Before what we know as manga, there was kamishibai. Literally translated as “paper play” (紙芝居) kamishibai was a popular form of entertainment in Japan that is virtually unknown in the West. Luckily, Eric Nash has compiled one of the most comprehensible English-language books about this unique form of Japanese storytelling in Manga Kamishibai: The Art of Japanese Paper Theater.
Osprey Publishing has become synonymous (in my mind at least) for quality research into military history of all time periods, throughout the world. It should come as no surprise that I immediately picked up Osprey’s latest title Japanese Armies 1868 – 1877 by Gabriele Esposito and illustrated by Giuseppe Rave, which covers the Boshin War and Satsuma Rebellion.
October 1937. Surrounded by an enormous Japanese Army, Chinese soldiers hunker down for a siege. Their fortress is the Sihang Warehouse, tall and sturdy, standing on the banks of Soochow Creek. For seven days, they beat off numerous attempts to storm their position. Historian Stephen Robinson recreates and documents these events in Eight Hundred Heroes.
Golden Kamuy by Satoru Noda is a shonen manga series that covers a wide range of genres – adventure, war, political intrigue, comedy, and thrillers. Set shortly after the Russo-Japanese War (1904 – 1905) it follows Saichi Sugimoto, a veteran of the conflict, and his quest for a legendary stash of gold hidden in Hokkaido, the most northern of Japan’s main islands. While fighting at the vicious Battle of Port Arthur, he earned the nickname “Immortal Sugimoto,” given his almost legendary ability to avoid death, which he keeps throughout the remainder of this series.
The Russo-Japanese War is a fascinating conflict that, arguably, was one of the most important events in the 20th century. It contributed to the decline of the Russian Empire, paving the way for the Bolshevik Revolution of 1917, and gave rise to the Japanese Empire, paving the way to Pearl Harbor. And yet, this war is often overlooked in the West, leading to a dearth of first-hand English language accounts. Thankfully, Human Bullets (1906) by Tadayoshi Sakurai survives to fill that void.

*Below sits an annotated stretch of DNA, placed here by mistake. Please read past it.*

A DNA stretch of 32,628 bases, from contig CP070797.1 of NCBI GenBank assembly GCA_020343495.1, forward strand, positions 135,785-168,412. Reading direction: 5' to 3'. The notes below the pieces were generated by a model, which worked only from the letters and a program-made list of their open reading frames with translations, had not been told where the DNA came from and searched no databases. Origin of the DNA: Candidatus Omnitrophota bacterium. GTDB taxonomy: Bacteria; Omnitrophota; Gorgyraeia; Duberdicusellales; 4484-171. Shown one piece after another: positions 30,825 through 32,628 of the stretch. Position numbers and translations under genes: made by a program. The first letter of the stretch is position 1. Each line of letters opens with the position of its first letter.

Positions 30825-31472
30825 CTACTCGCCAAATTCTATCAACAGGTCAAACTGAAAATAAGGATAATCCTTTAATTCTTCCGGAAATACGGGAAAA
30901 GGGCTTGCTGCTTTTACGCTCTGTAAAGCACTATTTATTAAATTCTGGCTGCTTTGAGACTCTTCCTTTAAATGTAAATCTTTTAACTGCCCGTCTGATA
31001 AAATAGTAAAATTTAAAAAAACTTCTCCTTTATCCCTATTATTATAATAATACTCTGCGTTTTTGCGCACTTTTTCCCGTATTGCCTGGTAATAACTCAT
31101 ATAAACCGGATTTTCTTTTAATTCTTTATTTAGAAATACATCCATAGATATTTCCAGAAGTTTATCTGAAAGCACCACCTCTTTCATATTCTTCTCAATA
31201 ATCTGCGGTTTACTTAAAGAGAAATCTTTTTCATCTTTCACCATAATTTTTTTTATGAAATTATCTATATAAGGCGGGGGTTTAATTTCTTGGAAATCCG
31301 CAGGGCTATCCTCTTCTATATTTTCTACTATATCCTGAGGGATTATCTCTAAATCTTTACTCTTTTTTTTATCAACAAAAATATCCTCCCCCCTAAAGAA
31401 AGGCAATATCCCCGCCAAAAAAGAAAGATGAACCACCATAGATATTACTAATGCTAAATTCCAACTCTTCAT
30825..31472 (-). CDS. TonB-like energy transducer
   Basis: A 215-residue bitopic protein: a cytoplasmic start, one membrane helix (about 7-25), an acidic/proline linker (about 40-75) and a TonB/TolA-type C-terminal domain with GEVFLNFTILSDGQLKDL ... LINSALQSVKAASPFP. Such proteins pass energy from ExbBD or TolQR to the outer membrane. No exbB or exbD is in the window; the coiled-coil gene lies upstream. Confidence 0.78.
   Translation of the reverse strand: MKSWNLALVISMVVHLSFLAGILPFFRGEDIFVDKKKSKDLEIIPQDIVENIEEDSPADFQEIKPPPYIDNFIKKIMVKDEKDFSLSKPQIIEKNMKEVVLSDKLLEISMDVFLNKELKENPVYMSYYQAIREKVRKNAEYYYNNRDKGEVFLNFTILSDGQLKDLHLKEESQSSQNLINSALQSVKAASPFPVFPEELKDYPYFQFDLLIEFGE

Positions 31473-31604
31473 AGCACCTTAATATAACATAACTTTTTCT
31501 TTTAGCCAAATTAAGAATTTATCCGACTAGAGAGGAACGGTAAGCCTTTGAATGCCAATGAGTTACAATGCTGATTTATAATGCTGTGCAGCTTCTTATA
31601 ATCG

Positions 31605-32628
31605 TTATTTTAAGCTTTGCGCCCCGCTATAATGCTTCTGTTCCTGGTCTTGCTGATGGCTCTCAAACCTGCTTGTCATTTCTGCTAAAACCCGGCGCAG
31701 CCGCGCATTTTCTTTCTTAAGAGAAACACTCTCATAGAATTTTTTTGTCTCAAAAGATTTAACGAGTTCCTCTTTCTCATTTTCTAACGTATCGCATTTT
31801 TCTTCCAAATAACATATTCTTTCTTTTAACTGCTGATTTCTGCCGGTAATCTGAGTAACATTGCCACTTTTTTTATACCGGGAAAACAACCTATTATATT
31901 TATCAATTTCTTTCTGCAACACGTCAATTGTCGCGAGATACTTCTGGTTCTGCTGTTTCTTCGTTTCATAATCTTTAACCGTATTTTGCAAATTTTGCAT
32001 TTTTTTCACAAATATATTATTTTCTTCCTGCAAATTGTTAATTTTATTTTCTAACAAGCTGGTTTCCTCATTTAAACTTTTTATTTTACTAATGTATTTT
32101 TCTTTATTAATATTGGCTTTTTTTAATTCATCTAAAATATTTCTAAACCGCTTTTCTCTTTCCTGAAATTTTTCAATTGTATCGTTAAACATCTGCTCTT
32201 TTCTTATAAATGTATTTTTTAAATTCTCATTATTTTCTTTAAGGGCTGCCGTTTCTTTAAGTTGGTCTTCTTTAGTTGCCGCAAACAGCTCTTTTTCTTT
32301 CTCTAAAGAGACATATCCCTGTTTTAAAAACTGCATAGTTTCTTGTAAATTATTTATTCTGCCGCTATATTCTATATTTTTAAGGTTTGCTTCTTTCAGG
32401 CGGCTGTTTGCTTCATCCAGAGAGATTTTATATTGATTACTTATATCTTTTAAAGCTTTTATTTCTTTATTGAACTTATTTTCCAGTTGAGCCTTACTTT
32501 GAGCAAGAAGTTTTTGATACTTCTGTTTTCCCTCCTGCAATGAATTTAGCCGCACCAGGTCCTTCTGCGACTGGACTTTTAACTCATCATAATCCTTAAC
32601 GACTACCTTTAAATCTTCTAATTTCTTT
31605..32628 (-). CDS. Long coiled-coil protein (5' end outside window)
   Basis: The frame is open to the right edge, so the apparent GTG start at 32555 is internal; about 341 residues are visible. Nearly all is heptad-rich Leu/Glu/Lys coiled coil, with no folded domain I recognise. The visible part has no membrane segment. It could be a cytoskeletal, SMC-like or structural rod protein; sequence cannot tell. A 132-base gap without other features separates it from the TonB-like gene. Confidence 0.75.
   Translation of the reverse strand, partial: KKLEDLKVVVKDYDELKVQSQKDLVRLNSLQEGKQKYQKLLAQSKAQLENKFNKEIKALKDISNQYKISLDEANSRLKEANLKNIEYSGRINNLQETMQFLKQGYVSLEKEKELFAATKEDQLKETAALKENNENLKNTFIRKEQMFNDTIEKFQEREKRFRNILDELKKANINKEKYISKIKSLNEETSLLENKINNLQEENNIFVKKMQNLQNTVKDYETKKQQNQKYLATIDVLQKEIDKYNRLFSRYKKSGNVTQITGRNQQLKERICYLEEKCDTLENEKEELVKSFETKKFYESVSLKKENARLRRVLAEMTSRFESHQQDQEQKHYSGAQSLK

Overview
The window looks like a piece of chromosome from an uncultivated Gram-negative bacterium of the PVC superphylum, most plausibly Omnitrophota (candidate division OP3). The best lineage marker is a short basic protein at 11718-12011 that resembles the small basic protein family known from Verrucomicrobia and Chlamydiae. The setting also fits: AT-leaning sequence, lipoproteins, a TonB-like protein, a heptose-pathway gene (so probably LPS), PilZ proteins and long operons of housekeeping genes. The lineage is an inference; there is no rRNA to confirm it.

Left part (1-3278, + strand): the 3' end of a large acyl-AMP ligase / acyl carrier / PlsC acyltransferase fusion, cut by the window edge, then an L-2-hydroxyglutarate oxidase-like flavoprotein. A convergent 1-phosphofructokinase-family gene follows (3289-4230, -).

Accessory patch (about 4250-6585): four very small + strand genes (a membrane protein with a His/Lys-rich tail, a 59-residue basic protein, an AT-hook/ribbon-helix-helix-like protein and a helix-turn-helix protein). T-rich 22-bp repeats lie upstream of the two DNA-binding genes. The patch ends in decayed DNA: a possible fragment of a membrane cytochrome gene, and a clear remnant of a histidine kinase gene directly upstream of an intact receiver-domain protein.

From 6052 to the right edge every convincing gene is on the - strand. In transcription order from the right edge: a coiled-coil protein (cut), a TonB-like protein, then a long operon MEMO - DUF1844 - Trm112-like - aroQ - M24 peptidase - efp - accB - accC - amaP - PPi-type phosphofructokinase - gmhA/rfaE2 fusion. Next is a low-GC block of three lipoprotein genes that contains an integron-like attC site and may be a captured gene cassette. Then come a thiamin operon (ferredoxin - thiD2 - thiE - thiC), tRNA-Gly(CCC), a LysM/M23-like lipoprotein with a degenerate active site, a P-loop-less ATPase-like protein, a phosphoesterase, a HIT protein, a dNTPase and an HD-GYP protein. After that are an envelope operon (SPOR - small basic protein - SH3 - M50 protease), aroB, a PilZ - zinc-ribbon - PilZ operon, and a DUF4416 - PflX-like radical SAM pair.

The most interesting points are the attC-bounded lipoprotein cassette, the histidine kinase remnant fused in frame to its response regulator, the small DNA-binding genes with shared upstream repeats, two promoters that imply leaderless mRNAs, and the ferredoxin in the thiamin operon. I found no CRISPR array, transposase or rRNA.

As I’ve stated many times, there’s long been a blind spot about the Asian Theater of World War II. You can stack the books written about Nazi Germany and Imperial Japan side by side, the former would dwarf the latter. When books do appear about Japan during World War II, they are usually about the front in the Pacific, or, less often, in the Chinese and Burma theaters. A notable exception is Japan At War: An Oral History. However, Osprey Publishing has recently released The Japanese Home Front 1937 – 1945, which aims to help fill that gap.
It’s often said, “history is written by the victors,” and this only half true. While the narrative of World War II is definitely constructed from the Allied lens, this does not mean that the vanquished were unable to tell their stories. German officers and soldiers pumped out volumes of memoirs during the postwar years, many of which were consumed voraciously by readers in America and Britain. Japanese memoirs were more sparse, at least regarding translations that made it to the West. One notable exception was Masanobu Tsuji’s memoir Japan’s Greatest Victory, Britain’s Worst Defeat.
Japanese Destroyer Captain is the postwar memoir of Tameichi Hara, a Japanese Navy officer who earned the nickname the “Miracle Captain.” He is one of the only Japanese captains to have survived the entire Pacific War from its beginning in 1941 to its end in 1945. Of the 175 destroyers the Imperial Navy possessed during World War II, 129 were sunk.
The years of 1931-32 were a turning point in Japanese history, typified by military coups, invasions, and political assassinations. Although this era only gets a few sentences in English language history books, the specific details of three events – the October Incident, the Blood Brotherhood Incident, and the 5-15 Incident – are fascinating in their own right and read like a thriller novel. I’ve taken information from various sources to create a thoroughly researched and detailed account of these events that changed the course of Japan.
I am often asked if the musical references and songs that I include in the Reiko Watanabe/Inspector Aizawa series are real. Well, the answer is ‘yes’ and I have the reciepts to prove it. [Read more…] about Japanese Songs from the 1930s – Music of the Reiko/Aizawa Series